Consistency – Each time a potential customer receives some marketing material, sees your advertisements, visits your website they subconsciously form a perception of your company. If you present an inconsistent image of your company, the font, logo placement, colours differ slightly each time it is not going to look very good and instead come across as rather incompetent. As the saying goes, consistency is key and brand guidelines will help you to present and maintain a coherent image.

Aids brand recognition – By having set rules and restrictions when it comes to your company branding you can ensure you provide a consistent brand identity. Colour in particular can be extremely difficult to replicate exactly and as detailed in our ebook (Ebook link) brand colours improve recognition by 80%*. Brand guidelines ensure that every aspect of your image, not just colour, is exactly as you want it to be. This helps you brand in becoming recognisable and also communicates that your brand takes pride in the details.

They are useful for employees and outside suppliers – Brand guidelines can be very practical and distributed to employees, this helps in ensuring they fully understand the brand and can therefore represent it in the correct way. It can also help avoid confusion and provide new recruits with a point of reference rather than taking up the valuable time of others.

Outlines rules and sets standards – As discussed you brand guidelines not just include your logo design and colours, they also contain specific rules and standards. It contains details such as format variations, spacing and how to display imagery on differing backgrounds, helping to achieve clear attention to detail and precision.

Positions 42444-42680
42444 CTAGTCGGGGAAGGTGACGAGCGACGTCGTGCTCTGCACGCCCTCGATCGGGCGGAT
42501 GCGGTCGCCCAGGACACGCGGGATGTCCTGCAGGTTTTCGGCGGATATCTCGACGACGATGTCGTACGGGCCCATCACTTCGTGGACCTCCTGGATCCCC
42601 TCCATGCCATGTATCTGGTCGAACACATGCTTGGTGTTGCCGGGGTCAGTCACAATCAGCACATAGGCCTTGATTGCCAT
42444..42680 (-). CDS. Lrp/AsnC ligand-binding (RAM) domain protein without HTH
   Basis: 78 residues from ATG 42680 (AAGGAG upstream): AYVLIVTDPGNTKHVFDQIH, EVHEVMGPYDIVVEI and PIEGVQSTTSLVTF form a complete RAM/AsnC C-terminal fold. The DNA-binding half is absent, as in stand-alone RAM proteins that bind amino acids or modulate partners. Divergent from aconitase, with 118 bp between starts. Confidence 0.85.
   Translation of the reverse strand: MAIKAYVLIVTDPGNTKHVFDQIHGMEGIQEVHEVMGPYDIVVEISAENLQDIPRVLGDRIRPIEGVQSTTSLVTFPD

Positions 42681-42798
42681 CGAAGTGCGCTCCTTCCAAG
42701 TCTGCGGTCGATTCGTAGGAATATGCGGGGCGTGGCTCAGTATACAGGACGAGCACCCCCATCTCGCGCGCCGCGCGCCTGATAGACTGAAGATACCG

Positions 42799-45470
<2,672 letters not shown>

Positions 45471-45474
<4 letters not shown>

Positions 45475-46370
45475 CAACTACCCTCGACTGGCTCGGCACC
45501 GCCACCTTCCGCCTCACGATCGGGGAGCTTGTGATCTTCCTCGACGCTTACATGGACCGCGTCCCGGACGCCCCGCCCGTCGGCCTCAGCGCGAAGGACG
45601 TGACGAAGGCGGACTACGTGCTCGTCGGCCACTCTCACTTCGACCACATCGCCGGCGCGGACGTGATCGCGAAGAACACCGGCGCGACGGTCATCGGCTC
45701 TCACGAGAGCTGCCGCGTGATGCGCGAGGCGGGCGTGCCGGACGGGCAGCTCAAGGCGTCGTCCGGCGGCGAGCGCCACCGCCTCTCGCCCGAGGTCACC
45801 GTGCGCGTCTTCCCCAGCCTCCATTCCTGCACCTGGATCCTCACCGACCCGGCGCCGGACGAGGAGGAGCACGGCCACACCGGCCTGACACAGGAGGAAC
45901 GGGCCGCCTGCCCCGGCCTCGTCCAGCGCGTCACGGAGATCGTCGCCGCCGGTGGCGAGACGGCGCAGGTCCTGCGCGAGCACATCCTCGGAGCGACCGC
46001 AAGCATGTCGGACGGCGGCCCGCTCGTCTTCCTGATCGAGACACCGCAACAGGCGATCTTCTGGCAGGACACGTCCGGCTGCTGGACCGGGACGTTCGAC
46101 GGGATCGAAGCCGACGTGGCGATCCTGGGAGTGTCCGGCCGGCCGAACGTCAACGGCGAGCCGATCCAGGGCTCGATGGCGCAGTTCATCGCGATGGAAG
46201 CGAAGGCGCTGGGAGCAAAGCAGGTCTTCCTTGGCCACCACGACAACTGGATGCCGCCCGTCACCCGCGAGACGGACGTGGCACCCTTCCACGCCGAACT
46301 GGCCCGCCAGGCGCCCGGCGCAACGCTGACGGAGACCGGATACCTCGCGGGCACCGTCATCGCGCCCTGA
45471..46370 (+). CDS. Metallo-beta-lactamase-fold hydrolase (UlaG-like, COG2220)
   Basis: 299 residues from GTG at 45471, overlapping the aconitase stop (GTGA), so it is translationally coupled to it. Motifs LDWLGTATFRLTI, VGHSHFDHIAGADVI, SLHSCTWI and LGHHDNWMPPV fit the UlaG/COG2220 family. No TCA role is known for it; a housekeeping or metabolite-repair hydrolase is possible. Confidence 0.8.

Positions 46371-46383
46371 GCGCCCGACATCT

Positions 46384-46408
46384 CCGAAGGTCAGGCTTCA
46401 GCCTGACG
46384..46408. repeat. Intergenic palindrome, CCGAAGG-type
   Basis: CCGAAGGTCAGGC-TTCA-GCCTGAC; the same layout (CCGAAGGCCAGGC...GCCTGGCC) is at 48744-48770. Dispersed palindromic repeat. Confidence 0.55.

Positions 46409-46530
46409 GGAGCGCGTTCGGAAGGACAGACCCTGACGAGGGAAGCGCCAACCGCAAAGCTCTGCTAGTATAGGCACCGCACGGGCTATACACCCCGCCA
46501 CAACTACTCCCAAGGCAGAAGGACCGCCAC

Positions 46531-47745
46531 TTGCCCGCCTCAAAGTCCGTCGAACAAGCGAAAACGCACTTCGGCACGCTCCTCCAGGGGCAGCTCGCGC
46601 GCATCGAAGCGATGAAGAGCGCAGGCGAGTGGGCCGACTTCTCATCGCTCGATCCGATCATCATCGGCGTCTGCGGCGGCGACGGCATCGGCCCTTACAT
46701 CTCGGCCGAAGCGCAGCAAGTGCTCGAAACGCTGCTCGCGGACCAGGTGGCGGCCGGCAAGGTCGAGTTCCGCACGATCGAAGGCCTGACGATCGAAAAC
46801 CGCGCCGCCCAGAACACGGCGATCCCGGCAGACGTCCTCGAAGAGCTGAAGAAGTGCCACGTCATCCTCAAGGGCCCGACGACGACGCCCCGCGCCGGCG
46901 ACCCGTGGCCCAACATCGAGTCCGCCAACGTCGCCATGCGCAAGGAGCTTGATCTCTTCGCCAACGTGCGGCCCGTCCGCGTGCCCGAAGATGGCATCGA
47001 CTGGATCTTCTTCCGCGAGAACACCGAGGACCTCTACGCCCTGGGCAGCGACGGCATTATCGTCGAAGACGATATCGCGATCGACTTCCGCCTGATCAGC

Keeps focus – If you intend on future growth such as developing new products or extending your services, a brand can quickly become confused when it comes to its new packaging or marketing strategy. Having clear and concise brand guidelines to refer to means you have the tools to quickly and effectively maintain consistency. This will avoid you slowly losing your brand identity at a time of growth when ideally it will be at its strongest.

Value – You cannot put a price on the creation and development of your brand. As Steve Forbes once said, “your brand is the single most important investment you can make in your business”. Therefore, to have a set of guidelines specifically for your brand seems a bit of a no brainer, especially given all of the benefits detailed above. If you value your business and are wholly committed to your brand, then brand guidelines are truly invaluable

Brand identity to make you shine

Get in touch with our dedicated and responsive design team at Accentuate, who are happy to assist you in creating a brand that represents the core meaning and value behind your business.